In this age of appropriation and plagiarism, it is
ironic that we are complaining about a student not
wanting to be undully influenced by a famous
photographer. Seems like we just got through talking
about the importance of not working from photographs.
Just strikes me as ironic. Maybe we are
unintentionally sending out mixed, confusing messages.
I know I am confused right now.
> On Jun 26, 2007, at 11:04 AM, Susan Brown wrote:
> > After messaging a student and asking, "who are
> > favorite photographers", I received a the
> > responce: "Only photographer I know by name is
> > Adams. I try not to look at pro's, the temtation
> is to
> > great to coppy them. This way I think I will
> > my own unique style."
> > It's a statement I have heard many times in many
> > different ways. When I respond to this student,
> > like to have an intelligent justification for the
> > importance of artist research. I was curious to
> > how other teachers responded to similar statements
> > made by students.
> I think, in photo, more than any other art class I
> teach, the
> opportunity to learn from other artists exists---
> far more easily ....
> I find in photo, far more than in the fine arts
> courses, kids will
> look and look and ponder and ask questions about the
> photographers have taken for their expressions.
> First, you have to provide the resources. I have
> a huge print
> library, I have all the best magazines, I have web
> sources and I have
> a good background on the those photographers who
> have made statements
> and inroads. Ansel Adams is only one thing------
> Photo history is the history I love most to teach
> because it ties
> into so much other relevant stuff.
> You have to give the "what-fors" in any area of art
> you teach. ---
> "Why did this artist respond in this fashion?" what
> were the
> circumstances? what was the context for the
> I guess, I think, what we lack in art ed is teaching
> is about the
> context of the times and why artists that made a
> difference ..what
> was that that difference? why did the artist make a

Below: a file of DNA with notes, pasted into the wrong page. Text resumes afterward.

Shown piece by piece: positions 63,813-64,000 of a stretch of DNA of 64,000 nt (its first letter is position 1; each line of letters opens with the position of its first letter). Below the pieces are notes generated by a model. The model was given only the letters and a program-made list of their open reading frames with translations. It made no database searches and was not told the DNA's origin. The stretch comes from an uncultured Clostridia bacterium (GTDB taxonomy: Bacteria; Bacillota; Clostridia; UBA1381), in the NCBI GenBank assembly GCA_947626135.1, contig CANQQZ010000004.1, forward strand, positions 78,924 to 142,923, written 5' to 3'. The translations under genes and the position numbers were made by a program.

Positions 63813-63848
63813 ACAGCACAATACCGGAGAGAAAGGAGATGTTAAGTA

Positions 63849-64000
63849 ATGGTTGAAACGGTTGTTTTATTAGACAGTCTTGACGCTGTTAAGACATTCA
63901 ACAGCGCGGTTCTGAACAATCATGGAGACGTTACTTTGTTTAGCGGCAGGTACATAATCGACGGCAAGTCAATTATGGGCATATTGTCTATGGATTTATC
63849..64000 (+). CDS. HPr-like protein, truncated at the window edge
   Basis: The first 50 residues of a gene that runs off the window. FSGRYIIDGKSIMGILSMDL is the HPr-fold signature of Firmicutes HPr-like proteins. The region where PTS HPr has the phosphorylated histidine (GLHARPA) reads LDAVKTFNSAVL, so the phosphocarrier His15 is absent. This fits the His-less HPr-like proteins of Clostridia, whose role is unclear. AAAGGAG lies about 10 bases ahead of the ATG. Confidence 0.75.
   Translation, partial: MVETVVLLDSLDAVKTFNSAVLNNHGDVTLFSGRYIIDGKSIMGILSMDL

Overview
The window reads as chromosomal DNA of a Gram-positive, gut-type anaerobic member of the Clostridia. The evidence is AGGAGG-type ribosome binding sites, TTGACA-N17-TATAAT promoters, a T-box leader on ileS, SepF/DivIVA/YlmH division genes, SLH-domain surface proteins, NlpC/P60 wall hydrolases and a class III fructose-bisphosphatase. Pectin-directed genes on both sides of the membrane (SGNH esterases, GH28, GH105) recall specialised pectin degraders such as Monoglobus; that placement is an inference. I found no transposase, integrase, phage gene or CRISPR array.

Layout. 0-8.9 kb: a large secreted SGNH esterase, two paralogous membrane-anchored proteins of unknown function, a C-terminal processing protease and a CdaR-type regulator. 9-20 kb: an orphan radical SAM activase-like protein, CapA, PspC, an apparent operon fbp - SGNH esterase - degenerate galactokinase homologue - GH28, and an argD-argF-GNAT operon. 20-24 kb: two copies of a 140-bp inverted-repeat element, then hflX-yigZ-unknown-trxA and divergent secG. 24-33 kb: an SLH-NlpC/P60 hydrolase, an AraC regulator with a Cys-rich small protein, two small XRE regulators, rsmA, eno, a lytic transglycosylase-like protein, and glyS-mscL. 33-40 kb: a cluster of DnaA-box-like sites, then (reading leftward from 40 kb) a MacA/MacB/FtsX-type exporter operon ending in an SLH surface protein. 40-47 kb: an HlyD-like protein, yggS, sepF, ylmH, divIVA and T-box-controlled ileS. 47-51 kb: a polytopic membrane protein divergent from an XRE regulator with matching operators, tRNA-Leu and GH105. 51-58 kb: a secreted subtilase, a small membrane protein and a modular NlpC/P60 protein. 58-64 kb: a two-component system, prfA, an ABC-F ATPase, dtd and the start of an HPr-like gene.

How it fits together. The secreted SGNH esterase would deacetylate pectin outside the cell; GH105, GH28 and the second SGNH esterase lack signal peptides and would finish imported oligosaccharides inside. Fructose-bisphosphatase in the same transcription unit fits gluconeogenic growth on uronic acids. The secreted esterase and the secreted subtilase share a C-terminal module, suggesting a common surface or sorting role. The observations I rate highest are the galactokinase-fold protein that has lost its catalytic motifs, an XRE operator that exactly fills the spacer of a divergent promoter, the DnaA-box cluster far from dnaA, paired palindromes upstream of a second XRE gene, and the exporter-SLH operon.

> Photo history is soooo rich in observation. .. and
> what is more
> important to the photographer or any artist, than
> observation? I tell
> my students that there is absolutely nothing wrong
> with copying a a
> photographer's style or intentions because it is
> impossible to copy a photograph. In fact, I
> encourage the mimicry in
> photo, because the result will be particular to the
> student, no
> matter how hard they try to imitate.
> Ansel Adams had the grand vistas to document. Our
> students only have
> little vistas to capture. Teach about the
> photographers that found
> the "grand" in the "little" and encourage the sight
> that photography
> Artist research is not an option-----it's what made
> all of us
> artists. Artist research is about history, and
> decision making, and
> critical thinking and making pertinent judgments and
> nurturing the
> artistic behavior. It's all about the big questions.
> and what I like most about forcing the research, is
> that moment when
> the kid 's light bulb goes off and says---
> "oh, my... somebody else thought what I think and I
> can take that and
> make it mine--- my thinking is valid."
> Nothing is new. Things only get re-worked... and
> what gets more re-
> worked than photo? The whole notion of photography
> is a limbo. The
> best we can do, is encourage those that want to
> continue the
> traditions to be very aware of those traditions.
> Otherwise, all we
> have is unartistic documentation by means of cell
> phone and you tube,
> or we find a ways and means to bring "intention" to
> what gets
> plastered all over the place. God forbid, we don't
> teach kids about
> careful selection and those who made the way.
> There is so much to be said for student directed
> learning and self
> direction. But it is still the smart teacher who
> know the ways and
> means to question and get the self directed to look
> and make their
> own questions- and cherish what was.
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